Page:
Map of the Week: North African migrants invade UK
From the Atlas Mountains of Morocco, millions of North African butterflies are arriving in Britain - expected to be the largest migration of the Painted Lady species ever seen in the UK.
With warm, southerly winds over the bank holiday weekend, the extraordinary annual journey of these fragile looking insects suddenly hit Britain and experts think it may break all records.
"We have all been stunned at how quickly it has all happened. We were expecting them to arrive and suddenly with the good weather - Bang!", Dr Martin Warren from the charity Butterfly Conservation tells me.
"All the signs are that this will be the largest ever migration of Painted Ladies to the UK."
They have been spotted as far north as Dumfries and Galloway in Scotland and hundreds have been sighted in central London.
An estimated 18,000 were spotted flying past Scolt Head Island on the Norfolk coast on Monday, passing at 50-a-minute over a 400m front yesterday.
Source: Butterfly Conservation
A Spanish researcher had predicted that numbers could be unusually high.
Constanti Stefanescu reported seeing hundreds of thousands emerging in North Africa in mid February and beginning their long flight north.
They were seen in large numbers in Spain during April and a few weeks later in France.
It is thought that heavy winter rains in Morocco allowed good germination of the caterpillar food plants this year, but experts think that global warming explains increased sightings of the Painted Lady over the past few decades.
The butterflies, with a 3-inch wingspan, manage an average speed of around 30mph. They don't swarm like bees - butterflies tend to be solitary insects which may explain why there is no official collective noun for them.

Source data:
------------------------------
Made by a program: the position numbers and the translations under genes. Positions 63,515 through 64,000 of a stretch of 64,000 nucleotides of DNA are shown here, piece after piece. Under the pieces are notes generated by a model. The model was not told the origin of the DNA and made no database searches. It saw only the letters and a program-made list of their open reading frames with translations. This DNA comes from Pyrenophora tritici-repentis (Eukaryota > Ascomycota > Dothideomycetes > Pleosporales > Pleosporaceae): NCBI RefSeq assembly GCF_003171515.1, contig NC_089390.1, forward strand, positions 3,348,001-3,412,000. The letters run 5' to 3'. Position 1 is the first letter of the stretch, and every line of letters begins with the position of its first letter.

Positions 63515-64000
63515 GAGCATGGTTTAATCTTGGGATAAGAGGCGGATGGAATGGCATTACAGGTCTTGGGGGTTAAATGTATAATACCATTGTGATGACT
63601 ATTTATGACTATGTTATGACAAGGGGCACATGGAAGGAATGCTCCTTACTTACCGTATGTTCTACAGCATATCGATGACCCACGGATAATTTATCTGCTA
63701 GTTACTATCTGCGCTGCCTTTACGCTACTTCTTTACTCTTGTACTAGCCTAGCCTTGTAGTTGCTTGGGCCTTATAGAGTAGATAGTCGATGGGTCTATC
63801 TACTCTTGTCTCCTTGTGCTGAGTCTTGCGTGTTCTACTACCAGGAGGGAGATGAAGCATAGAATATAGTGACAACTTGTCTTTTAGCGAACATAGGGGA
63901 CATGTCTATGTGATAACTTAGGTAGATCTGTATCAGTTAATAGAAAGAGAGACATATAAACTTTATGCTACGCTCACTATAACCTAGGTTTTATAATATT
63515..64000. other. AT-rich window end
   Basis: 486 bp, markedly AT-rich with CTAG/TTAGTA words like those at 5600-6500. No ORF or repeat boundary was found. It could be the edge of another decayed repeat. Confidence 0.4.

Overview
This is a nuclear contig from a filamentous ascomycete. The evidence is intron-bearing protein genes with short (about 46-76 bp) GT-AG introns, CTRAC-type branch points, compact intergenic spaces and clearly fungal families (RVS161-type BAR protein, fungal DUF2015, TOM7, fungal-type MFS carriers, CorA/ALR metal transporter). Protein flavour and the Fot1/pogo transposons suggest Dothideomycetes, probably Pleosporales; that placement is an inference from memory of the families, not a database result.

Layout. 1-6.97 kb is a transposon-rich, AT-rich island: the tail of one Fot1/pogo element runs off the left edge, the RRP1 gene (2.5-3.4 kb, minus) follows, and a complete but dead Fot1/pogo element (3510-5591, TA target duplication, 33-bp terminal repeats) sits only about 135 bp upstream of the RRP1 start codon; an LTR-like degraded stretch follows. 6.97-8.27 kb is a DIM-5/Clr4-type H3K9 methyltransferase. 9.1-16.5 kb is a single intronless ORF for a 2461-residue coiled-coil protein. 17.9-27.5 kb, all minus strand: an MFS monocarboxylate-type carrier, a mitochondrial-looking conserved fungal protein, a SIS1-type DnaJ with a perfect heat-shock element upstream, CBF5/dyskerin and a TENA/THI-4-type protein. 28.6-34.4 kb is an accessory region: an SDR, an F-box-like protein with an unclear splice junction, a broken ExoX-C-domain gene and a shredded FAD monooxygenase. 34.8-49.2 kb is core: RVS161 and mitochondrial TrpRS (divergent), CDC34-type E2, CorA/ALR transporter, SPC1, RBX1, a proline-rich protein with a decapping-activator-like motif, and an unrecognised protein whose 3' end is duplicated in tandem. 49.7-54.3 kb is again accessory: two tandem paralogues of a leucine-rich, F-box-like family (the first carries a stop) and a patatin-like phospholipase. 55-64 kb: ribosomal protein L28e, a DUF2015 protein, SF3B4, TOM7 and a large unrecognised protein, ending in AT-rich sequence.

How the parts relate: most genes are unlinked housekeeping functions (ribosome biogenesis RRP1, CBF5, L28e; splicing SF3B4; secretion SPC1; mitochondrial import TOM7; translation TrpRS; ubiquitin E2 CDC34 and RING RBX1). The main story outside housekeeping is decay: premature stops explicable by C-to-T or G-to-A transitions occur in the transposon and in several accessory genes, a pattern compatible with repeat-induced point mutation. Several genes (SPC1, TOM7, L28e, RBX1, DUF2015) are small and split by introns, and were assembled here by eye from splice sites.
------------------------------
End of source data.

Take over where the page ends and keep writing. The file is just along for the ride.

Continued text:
Suggestions I have seen include flight, flutter, kaleidoscope, rabble and rainbow but perhaps, in honour of this year's invasion, readers might like to propose a suitable word.
The last really big migration to Northern Europe was in 1996 when Painted Ladies were spotted in the North of Scotland and even in Iceland and Greenland.
There is a mystery to be solved too. Apparently no-one has ever witnessed the return migration of the Painted Lady around September/October time.
We assume they do go back, British winters are too cold for them and their genes are said to be needed back in the Atlas mountains.
The returnees would be the children of the spring migrants - their parents, exhausted after their journey, will survive only a few months.
So the appeal goes out - Butterfly Conservation wants people to record their sightings now on the map AND remember to do the same in the autumn if they see these dogged migrants heading south.
The charity says that butterflies are important indicators of the health of an environment. "In profusion they show us that nature is in healthy balance".
Surprising, some might suggest, that so many were spotted in Westminster last weekend.
You can help them track the Painted Ladies here.